In fact, True Detective, with its DarknessBecomesYou website, seems to be modeled after this last famous quote of Nietzsche’s since the main characters, who are looking into the abyss on a daily basis, do then perform some dark deeds themselves (like when Marty illegally shoots Ledoux, and Rust helps him cover up this breach of law enforcement protocol).
However, if the literary, cultural, artistic, or contemporary allusion is obscure, or lost on the audience, then the writer is responsible for making it clear to them at some point. In the case of True Detective, that would have been the Finale — since no one knows what it is beforehand — when Rust and Marty confront the Scarred Man they have been seeking.
Many viewers, however, questioned the identity of “The Yellow King” and the location of “Carcosa” after viewing the Finale, clearly indicating that the original literary allusion of “The King in Yellow” and “Carcosa” have been lost to most modern readers and to the viewers of True Detective. Even though I had looked up those terms prior to the Finale, and understood them in their original, multiple literary uses, I still don’t understand who the Yellow King was or what his meaning to the show is, or where/ what Carcosa was though I watched the Finale twice.
(Someone on the twitter was kind enough to call me “an idiot” for not knowing that the Yellow King was the “yellow skeleton in the final room” of Scarred Errol a.k.a. Lawnmower Man’s labyrinth: I didn’t even see any “yellow skeleton” upon second viewing of the episode. Meanwhile, others tweeted that the Yellow King was other people or things, including the Scarred Errol himself, so I’m not the only one who couldn’t figure it out; I suppose those viewers got called “idiots,” too).
And where, exactly, is Carcosa? What is Carcosa? I still don’t know, and I researched all the literary references. If it’s the Scarred Errol’s labyrinth — the Killing Grounds — then how does Sam Tuttle’s former housekeeper of 19 years knows about it (episode 7), repeating, “You know Carcosa? Rejoice: death is not the end” after Rust shows her his drawings of the wooden “devil’s nests [nets?]”?
That is, how does the housekeeper know about the Killing Grounds, if that’s what Carcosa is, yet remain alive? Are we to believe that she is one of the conspirators who has been keeping the identity of the serial rapists/ murderers secret all these 30 years?
Some people claimed that Scarred Errol says “Welcome to Carcosa,” and though we do hear those words in his voice as Rust is searching through the labyrinth, we have no evidence that Scarred Errol is actually saying them since Rust has just recently admitted to Marty that he still sees, hears, and tastes things that are not there (“What’s wrong with my brain can’t be fixed,” he says in the car — or something similar to that — indicating that he’s lied to the new investigators about no longer hallucinating). Maybe Rust is hallucinating in the labyrinth. After all, he’s already said he “tastes aluminum ash” as he and Marty are pulling up to Scarred Errol’s house, and that “[he’s] tasted it before.”
Even the article “The Crazy Mythology that Explains True Detective” didn’t make these allusions any clearer to me. In fact, that article confused me more by assuming that I understood how the “crazy mythology,” which is from horror literature, was related to the HBO series. I don’t understand it, and many other viewers have admitted that they don’t either.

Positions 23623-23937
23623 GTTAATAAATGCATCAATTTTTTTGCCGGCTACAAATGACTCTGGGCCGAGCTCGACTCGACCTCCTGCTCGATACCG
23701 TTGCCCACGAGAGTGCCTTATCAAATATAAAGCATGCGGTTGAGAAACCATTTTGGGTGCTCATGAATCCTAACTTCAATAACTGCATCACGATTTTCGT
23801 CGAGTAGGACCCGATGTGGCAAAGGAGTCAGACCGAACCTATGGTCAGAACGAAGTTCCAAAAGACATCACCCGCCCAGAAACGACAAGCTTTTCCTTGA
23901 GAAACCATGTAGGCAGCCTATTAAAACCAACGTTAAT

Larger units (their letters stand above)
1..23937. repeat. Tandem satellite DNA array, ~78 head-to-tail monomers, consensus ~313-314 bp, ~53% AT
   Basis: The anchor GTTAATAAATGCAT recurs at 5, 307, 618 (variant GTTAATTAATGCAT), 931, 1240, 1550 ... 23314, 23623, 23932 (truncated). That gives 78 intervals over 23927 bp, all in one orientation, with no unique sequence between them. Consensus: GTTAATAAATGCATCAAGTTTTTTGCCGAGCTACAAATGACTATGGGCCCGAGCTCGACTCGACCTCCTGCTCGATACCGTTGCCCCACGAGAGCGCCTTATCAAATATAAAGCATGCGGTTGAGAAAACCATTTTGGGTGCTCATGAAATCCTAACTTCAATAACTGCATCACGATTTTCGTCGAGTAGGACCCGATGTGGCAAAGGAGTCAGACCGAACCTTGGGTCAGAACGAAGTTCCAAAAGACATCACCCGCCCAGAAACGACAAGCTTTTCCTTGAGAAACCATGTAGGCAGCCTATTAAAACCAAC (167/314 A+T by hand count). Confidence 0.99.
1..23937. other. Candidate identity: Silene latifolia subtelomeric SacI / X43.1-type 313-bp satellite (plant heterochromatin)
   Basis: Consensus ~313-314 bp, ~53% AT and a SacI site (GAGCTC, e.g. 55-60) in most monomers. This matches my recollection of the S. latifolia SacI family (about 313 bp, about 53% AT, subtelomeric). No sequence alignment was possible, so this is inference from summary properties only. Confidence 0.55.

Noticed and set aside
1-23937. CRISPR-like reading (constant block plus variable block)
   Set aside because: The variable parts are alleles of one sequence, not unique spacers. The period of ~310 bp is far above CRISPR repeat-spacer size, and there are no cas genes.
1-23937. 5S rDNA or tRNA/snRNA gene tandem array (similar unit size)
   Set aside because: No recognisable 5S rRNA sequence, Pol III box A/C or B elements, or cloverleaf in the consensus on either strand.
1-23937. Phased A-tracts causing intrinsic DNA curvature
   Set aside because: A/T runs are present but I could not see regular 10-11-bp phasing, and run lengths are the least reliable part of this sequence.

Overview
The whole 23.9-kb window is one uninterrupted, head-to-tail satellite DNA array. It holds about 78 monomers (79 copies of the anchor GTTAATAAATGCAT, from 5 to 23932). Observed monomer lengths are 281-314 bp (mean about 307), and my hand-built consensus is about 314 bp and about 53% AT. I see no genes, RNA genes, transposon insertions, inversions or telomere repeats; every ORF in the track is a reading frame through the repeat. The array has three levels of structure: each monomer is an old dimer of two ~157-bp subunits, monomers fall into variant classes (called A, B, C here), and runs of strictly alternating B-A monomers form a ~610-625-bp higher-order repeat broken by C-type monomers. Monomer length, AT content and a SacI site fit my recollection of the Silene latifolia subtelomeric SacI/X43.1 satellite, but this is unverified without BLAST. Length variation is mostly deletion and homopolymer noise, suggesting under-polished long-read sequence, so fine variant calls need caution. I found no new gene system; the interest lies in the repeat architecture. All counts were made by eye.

Very bad writing on Pizzolatto’s part that he uses but never explains allusions that (a) most of the audience doesn’t recognize, and (b) audience members who’ve researched The Yellow King or Carcossa still don’t understand the allusions in terms of Pizzolatto’s True Detective. Readers or viewers should not have to do outside research — not even on HBO’s site for the show — to discover the meaning of The Yellow King and Carcosa. That defeats the very purpose of an allusion.
- Although highly amusing in the car scene when they’re searching for the church, detectives Gilbough and Papania, who are re-investigating the Dora Lange murder 17 years after it took place, and blaming Cohle for it and all the other murders — and whom I didn’t even realize had names — are bumbling idiots, at the very least. They’re so silly, they interrupt someone (Scarred Errol a.k.a. Lawnmower Man) whom they’ve asked for directions when he’s giving them additional information that they did not request. What kind of detectives are these?
Did they get promoted simply because of Affirmative Action? Are they just meant to serve as dramatic (comedic) foils for the true True Detectives Hart and Cohle? More important is a question for all those bloggers, reporters, and tweeters who complained about the misogyny in the series: why isn’t this portrayal of these two African-American detectives being denounced as racism? These detectives are not only cardboard characters, they’re buffoons.
- What happened to Ginger? Last we saw of him, he was duct-taped and bound behind the seat of Rust’s truck, getting his mostly bald head slammed into the side of the truck after he cursed and threatened Rust as Rust was speeding to Reggie and Duvall Ledoux’s place in the wilderness. The last we heard of Ginger, Rust tells Marty that Ginger’s in a ditch somewhere after Marty asks about him.
But what we don’t know is whether Ginger is dead or alive in that ditch. If he’s alive, why didn’t he and his fellow bikers come after “Crash” — as they knew Rust when he was undercover and had infiltrated their gang? If Ginger’s dead, why didn’t the fellow bikers, who were present when Rust kidnapped Ginger, come after “Crash” / Rust?
(Okay, so this isn’t a very big hole in the plot, but my boyfriend really wants to know what happened to Ginger, so I’m including it here, for his sake.)
- The Green-Eared Spaghetti Monster who chased the little girl through the woods had “green ears” because he’d painted a house and gotten paint on them? What kind of incompetent house-painter gets green paint on his ears but not anywhere else (the girl only mentioned his ears)?
According to professional painter Alan of the All Los Angeles Painting Company, this simply would not happen. His answer to the question about whether house painters ever get paint just on their ears is this:
Sometimes? Not normally. You might get a few drops on them. Unless you’re a member of the Three Stooges, or something. When you’re an experienced painter, no, it’s very rare. Unlesssss—never mind, no. No, any level of experience, and it wouldn’t happen, unless you were spraying all over and you weren’t wearing a mask. And then you would have paint everywhere, not just on your ears.